Executive Chat with Richard Snow, Chair of the IFA Black Franchise Leadership Council
By Rebecca Patt, SVP Development, Wray Executive Search
The Black Franchise Leadership Council (BFLC), part of the International Franchise Association, aims to increase access to franchise business opportunities for Black entrepreneurs in multi-faceted ways. Richard Snow is Chair of the new organization.
What led to the creation of the Black Franchise Leadership Council?
The Black Franchise Leadership Council came out of a lack of representation within the franchising space for minorities who make up less than 25% of the industry and especially the lack of representation for Black entrepreneurs in the space, who make up 8% of the franchise industry. We saw that to be a significant gap in the franchising industry and a gap within the generational wealth for Black entrepreneurs and small business owners.
We see the BFLC as an opportunity to promote awareness, understanding, and access to franchise opportunities for Black entrepreneurs. We understand that the franchising industry is so much more than just food or quick-service restaurants. You can match your passion with different opportunities to create your own independent wealth and be a part of a franchise program with a system that will help you scale and be more productive and more profitable faster.
We also wanted to create and maintain an organizational culture that values inclusion, diversity, and creativity within the International Franchise Association (IFA). We want to educate our franchisors, franchisees, and suppliers on the importance of diversity and equity and how it permeates every part of an organization. If you are going to create strategic growth plans within your organization, you need to have diversity, equity, and inclusion plan as part of that, as the landscape of our country and our world begins to change and become more diverse. We want to continue to offer those opportunities for dialogue on diversity. This is some of the motivation that led to the creation of the BFLC.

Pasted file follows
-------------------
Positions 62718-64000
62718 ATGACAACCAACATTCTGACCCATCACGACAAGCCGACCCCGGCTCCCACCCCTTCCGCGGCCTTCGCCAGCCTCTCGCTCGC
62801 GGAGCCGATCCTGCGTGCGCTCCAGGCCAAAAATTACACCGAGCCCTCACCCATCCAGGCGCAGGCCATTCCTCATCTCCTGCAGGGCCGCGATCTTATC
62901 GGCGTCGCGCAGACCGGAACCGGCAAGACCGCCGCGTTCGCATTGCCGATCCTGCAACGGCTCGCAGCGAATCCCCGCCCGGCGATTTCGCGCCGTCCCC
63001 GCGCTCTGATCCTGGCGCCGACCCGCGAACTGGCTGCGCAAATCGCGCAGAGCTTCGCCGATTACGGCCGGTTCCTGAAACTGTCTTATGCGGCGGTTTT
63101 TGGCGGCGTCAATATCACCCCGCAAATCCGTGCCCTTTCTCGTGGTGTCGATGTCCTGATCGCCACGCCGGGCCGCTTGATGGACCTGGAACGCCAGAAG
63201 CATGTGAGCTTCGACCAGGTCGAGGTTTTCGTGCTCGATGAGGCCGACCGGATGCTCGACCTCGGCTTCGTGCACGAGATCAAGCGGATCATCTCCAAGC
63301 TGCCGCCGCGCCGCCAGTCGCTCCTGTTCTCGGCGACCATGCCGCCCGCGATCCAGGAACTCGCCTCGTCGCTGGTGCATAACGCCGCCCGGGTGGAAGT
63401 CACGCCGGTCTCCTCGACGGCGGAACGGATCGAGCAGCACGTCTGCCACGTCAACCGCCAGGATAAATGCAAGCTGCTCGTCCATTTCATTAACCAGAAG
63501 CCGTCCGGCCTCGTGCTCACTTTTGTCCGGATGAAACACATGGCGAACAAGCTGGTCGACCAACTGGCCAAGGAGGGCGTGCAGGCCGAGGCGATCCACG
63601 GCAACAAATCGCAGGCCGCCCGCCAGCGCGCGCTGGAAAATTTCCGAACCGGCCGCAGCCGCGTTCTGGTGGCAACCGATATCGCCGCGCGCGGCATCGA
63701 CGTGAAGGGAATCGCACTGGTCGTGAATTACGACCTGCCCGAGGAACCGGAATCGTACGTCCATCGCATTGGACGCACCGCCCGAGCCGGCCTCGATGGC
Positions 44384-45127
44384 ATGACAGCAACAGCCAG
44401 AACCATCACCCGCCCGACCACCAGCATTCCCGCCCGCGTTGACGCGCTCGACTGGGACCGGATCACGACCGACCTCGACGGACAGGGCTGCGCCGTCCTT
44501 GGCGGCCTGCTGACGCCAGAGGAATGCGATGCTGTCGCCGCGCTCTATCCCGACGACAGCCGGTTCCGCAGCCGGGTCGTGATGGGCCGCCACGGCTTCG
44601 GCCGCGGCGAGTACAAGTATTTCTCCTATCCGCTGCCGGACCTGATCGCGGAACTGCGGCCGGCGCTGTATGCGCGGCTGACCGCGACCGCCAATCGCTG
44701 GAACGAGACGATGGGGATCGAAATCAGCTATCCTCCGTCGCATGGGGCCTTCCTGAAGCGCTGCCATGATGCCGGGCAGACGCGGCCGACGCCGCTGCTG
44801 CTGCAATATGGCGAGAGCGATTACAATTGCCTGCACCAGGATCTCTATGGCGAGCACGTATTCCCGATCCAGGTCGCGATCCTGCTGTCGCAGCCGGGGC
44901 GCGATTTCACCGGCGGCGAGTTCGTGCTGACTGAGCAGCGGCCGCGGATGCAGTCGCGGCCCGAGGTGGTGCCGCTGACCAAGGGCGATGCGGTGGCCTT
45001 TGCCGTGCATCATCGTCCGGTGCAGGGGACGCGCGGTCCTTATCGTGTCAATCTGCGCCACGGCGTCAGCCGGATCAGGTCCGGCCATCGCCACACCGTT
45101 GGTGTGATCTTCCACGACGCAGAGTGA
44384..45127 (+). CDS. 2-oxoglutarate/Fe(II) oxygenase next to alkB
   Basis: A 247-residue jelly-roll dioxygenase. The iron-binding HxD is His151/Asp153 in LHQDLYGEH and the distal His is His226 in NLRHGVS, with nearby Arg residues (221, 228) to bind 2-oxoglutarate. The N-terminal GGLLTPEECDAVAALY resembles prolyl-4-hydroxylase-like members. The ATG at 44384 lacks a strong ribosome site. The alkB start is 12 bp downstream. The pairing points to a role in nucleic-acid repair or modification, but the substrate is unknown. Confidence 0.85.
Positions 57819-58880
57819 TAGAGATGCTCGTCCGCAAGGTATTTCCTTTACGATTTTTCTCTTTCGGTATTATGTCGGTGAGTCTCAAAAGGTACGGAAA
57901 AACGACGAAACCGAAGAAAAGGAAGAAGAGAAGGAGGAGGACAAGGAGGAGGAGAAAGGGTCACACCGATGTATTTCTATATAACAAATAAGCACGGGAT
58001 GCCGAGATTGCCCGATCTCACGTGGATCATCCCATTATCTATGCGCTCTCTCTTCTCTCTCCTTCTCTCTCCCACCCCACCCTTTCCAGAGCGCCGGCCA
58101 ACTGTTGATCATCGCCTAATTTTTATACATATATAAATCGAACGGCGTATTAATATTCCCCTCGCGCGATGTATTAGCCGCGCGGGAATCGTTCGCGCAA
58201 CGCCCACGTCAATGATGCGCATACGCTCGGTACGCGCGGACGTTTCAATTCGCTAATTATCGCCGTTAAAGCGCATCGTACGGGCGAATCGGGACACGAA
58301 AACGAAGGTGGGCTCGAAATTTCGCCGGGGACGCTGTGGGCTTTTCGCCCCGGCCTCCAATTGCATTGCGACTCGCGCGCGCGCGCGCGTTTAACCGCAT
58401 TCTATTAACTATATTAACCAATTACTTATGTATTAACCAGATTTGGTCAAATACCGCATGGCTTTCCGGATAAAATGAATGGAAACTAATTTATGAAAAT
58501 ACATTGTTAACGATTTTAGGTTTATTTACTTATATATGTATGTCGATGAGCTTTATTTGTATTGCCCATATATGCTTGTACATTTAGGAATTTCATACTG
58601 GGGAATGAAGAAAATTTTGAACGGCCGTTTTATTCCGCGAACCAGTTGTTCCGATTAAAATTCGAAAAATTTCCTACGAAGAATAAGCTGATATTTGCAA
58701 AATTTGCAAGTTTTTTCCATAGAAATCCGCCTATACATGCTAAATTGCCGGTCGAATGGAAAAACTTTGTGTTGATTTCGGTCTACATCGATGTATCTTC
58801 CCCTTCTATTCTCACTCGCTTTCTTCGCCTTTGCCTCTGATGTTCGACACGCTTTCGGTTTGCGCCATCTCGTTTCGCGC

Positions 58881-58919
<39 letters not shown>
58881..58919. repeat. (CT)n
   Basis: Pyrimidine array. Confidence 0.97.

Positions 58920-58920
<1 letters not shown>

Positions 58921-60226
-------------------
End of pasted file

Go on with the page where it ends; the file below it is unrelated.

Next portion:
What are a few main goals and initiatives that you are focused on?
We are dedicated to the awareness, education, and creating quantifiable results by ensuring that we are finding the proper way to transition minority entrepreneurs, or potential entrepreneurs, into franchisees. We are preparing to put together cohorts and accelerator programs. After the individual receives the training from the accelerator programs, financial institutions will vet them, and we are going to obtain partnerships with multiple brands to matriculate those individuals into franchise ownership. We want to have a numeric value showing the number of Black entrepreneurs we create each quarter, year over year. We want to make sure that we are impacting that bottom line.
BFLC understands that we are not the only organization with initiatives around Black entrepreneurship, and we believe all these organizations play a key role in cooperation and partnership with these franchise organizations. It is a great lift, and you cannot lift it all by yourself. Creating partnerships with external stakeholders is a part of this process, and continuing to advocate for change will not get done in a year, two, or three years. This mission needs to be a lifelong organizational journey.
How did you get involved in the BFLC?
Currently, I am the VP for the SBA National Franchise program at WSFS Bank. I am on the supplier side, where I support franchisors and support financing for future franchisees. We are nationwide in providing debt financing, and we typically do that through the SBA 7 (a) program to support future franchisees and existing franchisees with acquisitions, mergers, and multi-unit resales.